This MTNCLIM Conference was the first western mountain climate science conference modelled after the successful Pacific Climate (PACLIM) conference and sponsored by CIRMOUNT, the Consortium for Integrated Climate Research in Western Mountains—a working group of scientists from a range of agencies and universities, including the Mountain Research Institute (MRI). MTNCLIM aims to advance the sciences related to climate and its interaction with physical, ecological, and social systems of western North American mountains. Within this arena, MTNCLIM goals are to:
Highlights from the MRI perspective
Steve Gray of the USGS Desert Laboratory in Tucson, Arizona, gave an invited talk in which he linked perspectives derived from paleo-reconstructions of precipitation to both ecosystem dynamics and management of western resources. The paleo-record clearly shows that wet periods—and not droughts—are the anomalies of western climate. Beyond that, the pattern is far more complicated than a simple alternating of wet and dry periods. The record manifests a variety of frequencies, from inter-annual variation to multi-decadal regimes. Extended droughts result in extensive vegetation mortality. Subsequent wet years restart vegetation demography as well as launching colonization of new habitat. At larger scales, these disturbances may, like wildfire, create their own “weather,” that is, generate endogenous novel dynamics. On an institutional level, regime shifts are often conflated with management (the debate regarding the management or, alternatively, climatic origins of fuel build up in western forests being a prime example). Furthermore, persistent regimes produce an ossification of management rules that leads to surprise and maladaptation when the next regime shift occurs.
Indeed, a new CIRMOUNT work group has as its mission to explore the creation of an “up-to-date, spatially focused network of reconstructions to assist water resources managers in long term planning.” This specific focus might be useful for at least a few of the Global Change in Mountain Regions (GLOCHAMORE) Mountain Biosphere Reserves (MBRs)—as it has not been included so far in GLOCHAMORE's research strategy—as well as in Central Asia, the subtropical Andes, and other arid mountain ranges.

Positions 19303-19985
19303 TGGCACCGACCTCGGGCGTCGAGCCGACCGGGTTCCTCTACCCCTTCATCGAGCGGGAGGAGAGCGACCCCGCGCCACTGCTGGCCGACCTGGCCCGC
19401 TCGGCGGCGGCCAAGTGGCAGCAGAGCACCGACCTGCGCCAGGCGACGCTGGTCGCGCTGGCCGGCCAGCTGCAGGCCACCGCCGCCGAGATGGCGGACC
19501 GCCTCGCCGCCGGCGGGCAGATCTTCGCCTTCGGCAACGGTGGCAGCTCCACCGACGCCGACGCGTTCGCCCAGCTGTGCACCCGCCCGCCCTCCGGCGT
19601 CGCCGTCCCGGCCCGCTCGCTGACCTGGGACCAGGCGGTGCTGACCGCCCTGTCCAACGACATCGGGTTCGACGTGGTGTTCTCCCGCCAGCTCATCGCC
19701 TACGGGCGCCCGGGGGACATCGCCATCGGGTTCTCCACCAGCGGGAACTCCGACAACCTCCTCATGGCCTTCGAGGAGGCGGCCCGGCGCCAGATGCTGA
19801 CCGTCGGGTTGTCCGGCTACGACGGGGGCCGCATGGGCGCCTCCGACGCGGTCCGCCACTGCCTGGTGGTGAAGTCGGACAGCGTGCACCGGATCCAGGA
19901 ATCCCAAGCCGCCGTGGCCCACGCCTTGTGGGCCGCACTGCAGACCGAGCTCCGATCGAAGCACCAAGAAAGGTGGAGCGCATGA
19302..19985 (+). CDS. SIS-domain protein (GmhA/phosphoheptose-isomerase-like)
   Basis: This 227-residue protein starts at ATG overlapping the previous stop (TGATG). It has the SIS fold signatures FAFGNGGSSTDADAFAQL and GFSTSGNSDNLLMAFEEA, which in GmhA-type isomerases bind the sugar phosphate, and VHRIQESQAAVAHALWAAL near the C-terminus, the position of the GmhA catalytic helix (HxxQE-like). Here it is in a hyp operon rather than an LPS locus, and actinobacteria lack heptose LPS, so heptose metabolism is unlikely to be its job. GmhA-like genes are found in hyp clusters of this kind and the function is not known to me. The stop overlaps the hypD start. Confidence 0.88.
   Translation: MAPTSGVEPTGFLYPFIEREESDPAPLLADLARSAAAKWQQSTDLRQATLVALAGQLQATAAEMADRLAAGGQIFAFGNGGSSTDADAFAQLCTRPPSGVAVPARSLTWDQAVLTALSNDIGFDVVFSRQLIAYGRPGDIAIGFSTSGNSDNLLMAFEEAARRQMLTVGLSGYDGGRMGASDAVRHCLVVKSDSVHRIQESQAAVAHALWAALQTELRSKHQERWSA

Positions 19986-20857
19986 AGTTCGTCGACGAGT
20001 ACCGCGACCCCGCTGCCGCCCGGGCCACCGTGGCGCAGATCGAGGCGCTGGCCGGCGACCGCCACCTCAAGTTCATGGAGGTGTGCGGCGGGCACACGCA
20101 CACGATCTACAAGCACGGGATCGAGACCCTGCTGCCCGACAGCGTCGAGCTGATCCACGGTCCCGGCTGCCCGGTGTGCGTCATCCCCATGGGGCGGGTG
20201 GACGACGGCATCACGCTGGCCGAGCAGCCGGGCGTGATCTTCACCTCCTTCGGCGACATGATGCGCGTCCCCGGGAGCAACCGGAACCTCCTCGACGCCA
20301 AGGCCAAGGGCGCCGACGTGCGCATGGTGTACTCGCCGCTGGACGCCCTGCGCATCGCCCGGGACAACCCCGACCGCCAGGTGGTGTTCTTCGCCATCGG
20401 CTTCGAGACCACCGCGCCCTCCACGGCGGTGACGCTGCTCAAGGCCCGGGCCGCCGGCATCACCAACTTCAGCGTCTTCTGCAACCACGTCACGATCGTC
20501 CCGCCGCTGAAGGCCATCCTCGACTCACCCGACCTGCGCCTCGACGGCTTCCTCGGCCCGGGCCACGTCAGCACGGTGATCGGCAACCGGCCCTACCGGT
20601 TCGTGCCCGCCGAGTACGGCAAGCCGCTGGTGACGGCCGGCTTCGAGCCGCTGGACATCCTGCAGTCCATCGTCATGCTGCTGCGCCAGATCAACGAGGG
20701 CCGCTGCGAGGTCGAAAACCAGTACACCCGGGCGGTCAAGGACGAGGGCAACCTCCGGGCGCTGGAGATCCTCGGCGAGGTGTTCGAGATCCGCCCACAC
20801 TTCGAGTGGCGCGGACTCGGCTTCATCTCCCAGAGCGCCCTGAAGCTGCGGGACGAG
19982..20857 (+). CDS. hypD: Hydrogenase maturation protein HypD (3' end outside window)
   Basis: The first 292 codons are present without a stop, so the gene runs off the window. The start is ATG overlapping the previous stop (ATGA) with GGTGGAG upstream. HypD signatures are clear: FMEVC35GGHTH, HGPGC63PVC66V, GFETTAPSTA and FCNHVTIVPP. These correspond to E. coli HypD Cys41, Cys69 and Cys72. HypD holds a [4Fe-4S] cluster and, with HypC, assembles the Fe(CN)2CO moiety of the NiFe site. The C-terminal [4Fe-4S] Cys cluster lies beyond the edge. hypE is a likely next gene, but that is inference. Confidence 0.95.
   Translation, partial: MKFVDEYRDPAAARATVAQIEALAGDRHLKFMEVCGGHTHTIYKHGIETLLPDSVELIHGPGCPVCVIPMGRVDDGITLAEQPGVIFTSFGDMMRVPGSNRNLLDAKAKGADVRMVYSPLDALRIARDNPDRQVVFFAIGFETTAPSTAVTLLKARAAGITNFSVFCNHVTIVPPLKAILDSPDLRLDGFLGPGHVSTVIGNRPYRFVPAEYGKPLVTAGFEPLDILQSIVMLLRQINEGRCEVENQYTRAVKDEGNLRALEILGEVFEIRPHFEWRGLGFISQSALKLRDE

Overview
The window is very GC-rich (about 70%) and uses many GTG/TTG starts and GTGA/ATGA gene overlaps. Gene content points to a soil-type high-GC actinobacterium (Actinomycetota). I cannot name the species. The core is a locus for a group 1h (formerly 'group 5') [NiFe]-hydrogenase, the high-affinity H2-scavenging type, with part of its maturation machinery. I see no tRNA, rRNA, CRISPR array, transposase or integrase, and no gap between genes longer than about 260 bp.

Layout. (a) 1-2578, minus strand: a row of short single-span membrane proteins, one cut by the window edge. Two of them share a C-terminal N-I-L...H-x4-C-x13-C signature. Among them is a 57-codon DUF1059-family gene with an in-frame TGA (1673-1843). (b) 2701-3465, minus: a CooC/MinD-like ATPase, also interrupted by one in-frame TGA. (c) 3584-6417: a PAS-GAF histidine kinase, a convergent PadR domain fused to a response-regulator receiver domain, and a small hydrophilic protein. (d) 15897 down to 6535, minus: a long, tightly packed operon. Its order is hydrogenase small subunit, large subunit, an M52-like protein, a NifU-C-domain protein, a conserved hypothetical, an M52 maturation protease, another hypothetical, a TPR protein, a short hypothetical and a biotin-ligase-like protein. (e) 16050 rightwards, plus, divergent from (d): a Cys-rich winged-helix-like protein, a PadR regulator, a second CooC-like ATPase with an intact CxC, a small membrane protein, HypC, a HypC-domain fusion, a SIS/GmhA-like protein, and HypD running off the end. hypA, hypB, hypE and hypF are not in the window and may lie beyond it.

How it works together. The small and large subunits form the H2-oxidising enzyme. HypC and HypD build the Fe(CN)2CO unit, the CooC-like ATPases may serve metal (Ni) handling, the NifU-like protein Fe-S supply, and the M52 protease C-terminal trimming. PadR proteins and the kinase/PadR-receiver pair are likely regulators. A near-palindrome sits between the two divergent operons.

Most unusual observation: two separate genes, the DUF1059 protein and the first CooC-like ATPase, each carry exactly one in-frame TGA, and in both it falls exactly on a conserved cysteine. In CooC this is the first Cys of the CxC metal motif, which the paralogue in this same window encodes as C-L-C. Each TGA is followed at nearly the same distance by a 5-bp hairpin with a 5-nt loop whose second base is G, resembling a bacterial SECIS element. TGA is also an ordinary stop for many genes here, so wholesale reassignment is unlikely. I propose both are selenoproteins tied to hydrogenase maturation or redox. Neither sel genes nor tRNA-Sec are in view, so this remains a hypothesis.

Tom Whitham of Northern Arizona University in Flagstaff, Arizona, focused on community and evolutionary consequences of the extended drought in the Southwest, providing a much more nuanced view of vegetation response than the “shifting band” perspective. Tree mortality is the key consequence of the Southwest drought. As the tree species in question are keystone species, their mortality reverberates through the structure of plant, bird, mammal, and arthropod communities. The extensive mortality has evolutionary consequences both through population bottlenecks and, because mortality is recurrently site specific, the possibility of local genetic adaptation. Whitham emphasized that ecological interpretations are very likely to be fundamentally revised, and even reversed, once data sets have a duration sufficient to cover the full suite of selective forces. For instance, after nearly two decades of study he was ready to conclude that an insect-resistant morph of pinyon pine was bound to eventually dominate the population, only to find that insect-resistant morphs were three times as likely to die from drought, suggesting that the multiple disturbances of drought and insects maintained the polymorphism of the population. More information about these lines of research can be found on the DIREnet–Drought Impacts on Regional Ecosystems network web-site: www.mpcer.nau.edu/direnet.
For a variety of regions, MRI has focused on recruitment of woody vegetation into higher alpine areas. Whitham's work is a reminder that it is equally important to understand mortality at the lower edge of the mountain forest. While this may or may not be important in Europe, it is important in MBRs in semi-arid regions.
Alex Hall of UCLA gave a very intriguing talk on the use of a fine-grained (6-km grid cell) RCM (regional climate model) to investigate the impacts of southern California mountains on precipitation and wind events. He and his colleagues drove the model with observed boundary conditions from 1995 to the present, and found very high correlation with observed weather data. The model successfully predicted the circulation modes associated with extreme wet and dry conditions in southern California. The mountains themselves are implicated in the generation of offshore Santa Ana winds and in the pattern of precipitation across the basin. Along with another presenter, Ruby Leung of the Pacific Northwest National Laboratory, he argued convincingly that the creation of RCMs for key mountain regions is feasible and ought to be a main part of the GLOCHAMORE research strategy.
Many other papers and participants deserve mention: Sam Ear-man of the Desert Research Institute in Reno, Nevada and Mark Williams from University of Colorado at Boulder discussed isotope studies that showed the importance of snow melt to groundwater, and the subsequent importance of groundwater in runoff. Mitch Plummer's paper on the simulation of mountain glaciers gave the impression that he worked at the University of Zurich rather than the Idaho National Engineering and Environmental Lab. Pam Sousanes of Denali National Park explained the Natural Park Service (NPS) Climate Monitoring Program, which would have greatly pleased Bruno Messerli.
More information on the conference can be found at http://www.fs.fed.us/psw/mtnclim/